When I read the article above it stirred up so many memories and feelings of frustration that I felt compelled to reblog it here.
I don’t have a daughter, but I am a daughter and I believe I am probably somewhere on the autism spectrum. When I was a young child (50+ years ago) nothing was known about Aspergers syndrome and autism was the result of “frigid mothers”. Kids didn’t have “behavioural disorders” they were just plain naughty and undisciplined – everything was blamed on bad parenting – and people never took their shy, awkward, socially clueless daughters to be assessed by a psychologist. So, I bumbled through life as best I could – as everyone does – but always wondering how other people “knew stuff” that I didn’t but was somehow supposed to know, and why I was often told by my mother in her angry/frustrated/scolding tone, “You’re old enough to have more sense!”
When trying to get a diagnosis for my 3rd son (then aged 2 years, now almost 21) I told our paediatrician that I was worried my boy might have Aspergers Syndrome, but my ideas were dismissed by the doctor who told me it was parenting issues. I argued that as I already had 2 older sons I was quite capable of knowing that there was something different about my 3rd son, but still I was not taken seriously. Two years later he started preschool and the teachers noticed his differences as well and cautiously took me aside and very nervously explained what they had observed about his atypical behaviour. They were expecting me to be upset about this news but were surprised when I was PLEASED with what they told me. FINALLY my concerns about him were validated and proper assessment was begun via a paediatric centre recommended by the preschool which eventually led to a diagnosis by a psychologist with the Autism Society of NSW (now ASPECT). Throughout this time I was doing a lot of reading about autism and Aspergers syndrome, including reading first hand accounts by adults with high functioning autism, or Aspergers Syndrome. In many cases it was like reading about my own life experiences and it was then that I finally realised (at age 38) that I too was most likely an Aspie! It explained so much about why certain things in my life had unfolded as they had. It also gave me new insight into the rest of my family, with some individuals standing out as also being somewhere on the spectrum, especially as they had children with certain ‘quirky’ behaviour, some being diagnosed with ADHD. We were always a delightfully weird and eccentric bunch, each with our own challenges, and finally I knew why.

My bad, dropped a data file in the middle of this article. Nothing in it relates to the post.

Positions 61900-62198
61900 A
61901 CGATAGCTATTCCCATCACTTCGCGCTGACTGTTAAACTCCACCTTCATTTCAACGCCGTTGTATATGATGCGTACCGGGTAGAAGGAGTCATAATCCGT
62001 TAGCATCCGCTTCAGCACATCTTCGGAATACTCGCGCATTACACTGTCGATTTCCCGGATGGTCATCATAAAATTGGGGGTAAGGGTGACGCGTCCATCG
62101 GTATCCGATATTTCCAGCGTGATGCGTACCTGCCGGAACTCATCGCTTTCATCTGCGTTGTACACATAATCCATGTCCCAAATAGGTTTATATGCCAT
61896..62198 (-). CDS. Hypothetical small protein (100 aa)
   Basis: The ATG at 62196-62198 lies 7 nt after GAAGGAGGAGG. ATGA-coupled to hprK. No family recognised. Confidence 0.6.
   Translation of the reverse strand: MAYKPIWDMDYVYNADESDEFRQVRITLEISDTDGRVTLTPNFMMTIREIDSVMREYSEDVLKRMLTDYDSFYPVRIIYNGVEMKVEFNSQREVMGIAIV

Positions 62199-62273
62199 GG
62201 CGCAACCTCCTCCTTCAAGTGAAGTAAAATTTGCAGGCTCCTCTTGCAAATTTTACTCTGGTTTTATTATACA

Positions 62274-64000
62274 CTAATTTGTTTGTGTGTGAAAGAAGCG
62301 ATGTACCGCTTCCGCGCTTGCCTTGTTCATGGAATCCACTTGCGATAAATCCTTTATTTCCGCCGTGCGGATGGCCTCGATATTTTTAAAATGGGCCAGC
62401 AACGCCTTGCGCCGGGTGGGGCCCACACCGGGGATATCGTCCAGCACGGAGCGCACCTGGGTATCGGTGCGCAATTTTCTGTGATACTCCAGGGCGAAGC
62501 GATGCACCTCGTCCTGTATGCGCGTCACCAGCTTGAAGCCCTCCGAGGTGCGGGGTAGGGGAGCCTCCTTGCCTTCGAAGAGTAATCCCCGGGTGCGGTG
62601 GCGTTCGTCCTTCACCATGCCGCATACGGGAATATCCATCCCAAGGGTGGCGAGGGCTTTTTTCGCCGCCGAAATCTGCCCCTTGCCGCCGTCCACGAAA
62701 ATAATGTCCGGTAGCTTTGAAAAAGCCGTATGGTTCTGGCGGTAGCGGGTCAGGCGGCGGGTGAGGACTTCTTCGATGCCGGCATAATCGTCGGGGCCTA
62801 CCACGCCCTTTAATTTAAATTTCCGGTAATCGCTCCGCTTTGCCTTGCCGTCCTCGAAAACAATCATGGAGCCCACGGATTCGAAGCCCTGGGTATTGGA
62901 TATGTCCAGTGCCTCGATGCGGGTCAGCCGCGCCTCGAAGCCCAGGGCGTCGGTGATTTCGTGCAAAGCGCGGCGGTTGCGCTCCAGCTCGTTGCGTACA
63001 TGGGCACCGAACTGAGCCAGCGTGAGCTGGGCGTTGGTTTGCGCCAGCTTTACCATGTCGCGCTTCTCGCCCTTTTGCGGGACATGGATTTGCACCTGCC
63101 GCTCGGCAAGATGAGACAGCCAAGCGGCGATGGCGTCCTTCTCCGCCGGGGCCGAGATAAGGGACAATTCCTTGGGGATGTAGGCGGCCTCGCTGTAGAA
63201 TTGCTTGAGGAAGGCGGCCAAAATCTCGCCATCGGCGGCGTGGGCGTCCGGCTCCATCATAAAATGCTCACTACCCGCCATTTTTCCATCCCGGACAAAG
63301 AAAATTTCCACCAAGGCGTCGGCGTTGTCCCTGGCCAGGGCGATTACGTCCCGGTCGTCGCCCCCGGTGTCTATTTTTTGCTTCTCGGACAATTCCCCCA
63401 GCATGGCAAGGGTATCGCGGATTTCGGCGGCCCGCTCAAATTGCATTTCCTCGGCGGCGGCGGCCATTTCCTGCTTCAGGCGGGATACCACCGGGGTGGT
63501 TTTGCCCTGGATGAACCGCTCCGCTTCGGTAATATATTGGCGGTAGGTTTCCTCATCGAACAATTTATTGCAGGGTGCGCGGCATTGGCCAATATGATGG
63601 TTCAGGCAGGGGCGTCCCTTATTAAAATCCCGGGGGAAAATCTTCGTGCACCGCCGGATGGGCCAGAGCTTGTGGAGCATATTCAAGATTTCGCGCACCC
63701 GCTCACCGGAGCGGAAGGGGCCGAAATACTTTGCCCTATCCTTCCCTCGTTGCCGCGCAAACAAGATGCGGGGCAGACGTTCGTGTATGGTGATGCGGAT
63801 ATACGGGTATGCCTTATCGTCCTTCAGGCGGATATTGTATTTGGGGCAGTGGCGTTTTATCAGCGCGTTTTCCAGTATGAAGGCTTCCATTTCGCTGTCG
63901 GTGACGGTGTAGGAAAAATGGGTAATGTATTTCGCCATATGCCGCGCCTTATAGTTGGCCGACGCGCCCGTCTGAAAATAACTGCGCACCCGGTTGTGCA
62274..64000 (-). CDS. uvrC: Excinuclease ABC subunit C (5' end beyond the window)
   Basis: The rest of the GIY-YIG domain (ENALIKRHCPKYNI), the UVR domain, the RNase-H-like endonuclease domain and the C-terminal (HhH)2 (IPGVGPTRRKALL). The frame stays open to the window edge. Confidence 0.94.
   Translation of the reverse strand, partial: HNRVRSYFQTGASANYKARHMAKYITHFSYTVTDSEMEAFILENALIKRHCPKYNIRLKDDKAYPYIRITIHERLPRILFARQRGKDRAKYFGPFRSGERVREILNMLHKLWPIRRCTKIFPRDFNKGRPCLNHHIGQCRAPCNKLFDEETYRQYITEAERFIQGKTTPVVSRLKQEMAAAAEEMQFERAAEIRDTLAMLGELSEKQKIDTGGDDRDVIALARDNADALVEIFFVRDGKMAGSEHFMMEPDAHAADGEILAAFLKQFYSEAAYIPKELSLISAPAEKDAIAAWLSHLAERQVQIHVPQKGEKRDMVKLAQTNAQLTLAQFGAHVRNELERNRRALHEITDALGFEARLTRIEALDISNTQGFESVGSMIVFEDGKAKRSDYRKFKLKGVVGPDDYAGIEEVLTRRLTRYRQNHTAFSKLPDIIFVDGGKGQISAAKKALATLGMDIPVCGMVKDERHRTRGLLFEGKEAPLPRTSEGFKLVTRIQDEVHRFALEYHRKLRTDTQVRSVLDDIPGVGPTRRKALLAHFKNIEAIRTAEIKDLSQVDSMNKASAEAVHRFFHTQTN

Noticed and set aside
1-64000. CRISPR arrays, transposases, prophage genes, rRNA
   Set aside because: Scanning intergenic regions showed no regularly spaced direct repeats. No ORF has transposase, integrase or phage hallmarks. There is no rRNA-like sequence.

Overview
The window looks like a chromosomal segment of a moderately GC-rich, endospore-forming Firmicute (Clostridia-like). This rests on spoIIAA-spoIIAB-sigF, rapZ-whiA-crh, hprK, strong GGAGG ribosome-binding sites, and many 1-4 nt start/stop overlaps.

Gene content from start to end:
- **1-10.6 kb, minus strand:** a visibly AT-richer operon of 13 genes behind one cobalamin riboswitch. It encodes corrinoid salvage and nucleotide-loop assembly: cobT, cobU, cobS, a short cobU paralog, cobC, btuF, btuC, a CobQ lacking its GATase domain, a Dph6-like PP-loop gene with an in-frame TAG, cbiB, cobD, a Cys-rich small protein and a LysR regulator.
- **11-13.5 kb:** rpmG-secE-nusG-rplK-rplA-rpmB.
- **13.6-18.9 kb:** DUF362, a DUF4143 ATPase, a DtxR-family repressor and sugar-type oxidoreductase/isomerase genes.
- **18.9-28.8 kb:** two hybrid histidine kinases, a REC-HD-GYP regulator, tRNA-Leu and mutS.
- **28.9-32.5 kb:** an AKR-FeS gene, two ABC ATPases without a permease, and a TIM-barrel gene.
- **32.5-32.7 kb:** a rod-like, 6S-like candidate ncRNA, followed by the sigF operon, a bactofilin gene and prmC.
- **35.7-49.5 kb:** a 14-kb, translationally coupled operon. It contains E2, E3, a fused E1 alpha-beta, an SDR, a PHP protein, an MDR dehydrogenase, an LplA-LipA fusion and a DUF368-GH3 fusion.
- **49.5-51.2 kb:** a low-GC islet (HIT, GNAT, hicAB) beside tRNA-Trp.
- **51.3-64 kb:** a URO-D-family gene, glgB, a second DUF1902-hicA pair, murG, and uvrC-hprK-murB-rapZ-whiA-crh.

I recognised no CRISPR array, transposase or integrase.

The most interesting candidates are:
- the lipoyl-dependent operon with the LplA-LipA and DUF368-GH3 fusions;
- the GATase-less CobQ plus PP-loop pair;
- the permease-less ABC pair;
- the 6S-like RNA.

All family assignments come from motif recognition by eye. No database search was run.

Originally posted on seventhvoice:
Figures derived from a national survey on the experiences of parents with young adults on the Autism Spectrum conducted in Australia last year indicate that out of the 203 parents who responded to the survey only 44 reported having daughters diagnosed as being on the Autism Spectrum.
This stands in stark contrast to the 152 parents who reported having sons diagnosed on the Spectrum.
For this reason the information provided by parents with daughters on the Autism Spectrum is considered to offer a previously unexamined snap shot of the previously unrecognized parental experiences that are unique to parents of daughters on the Autism Spectrum.
Mothers of daughters within this survey reported that they had to struggle with professionals who were either unaware, ill-equipped or in some instances entirely unprepared to diagnose girls with High Functioning…
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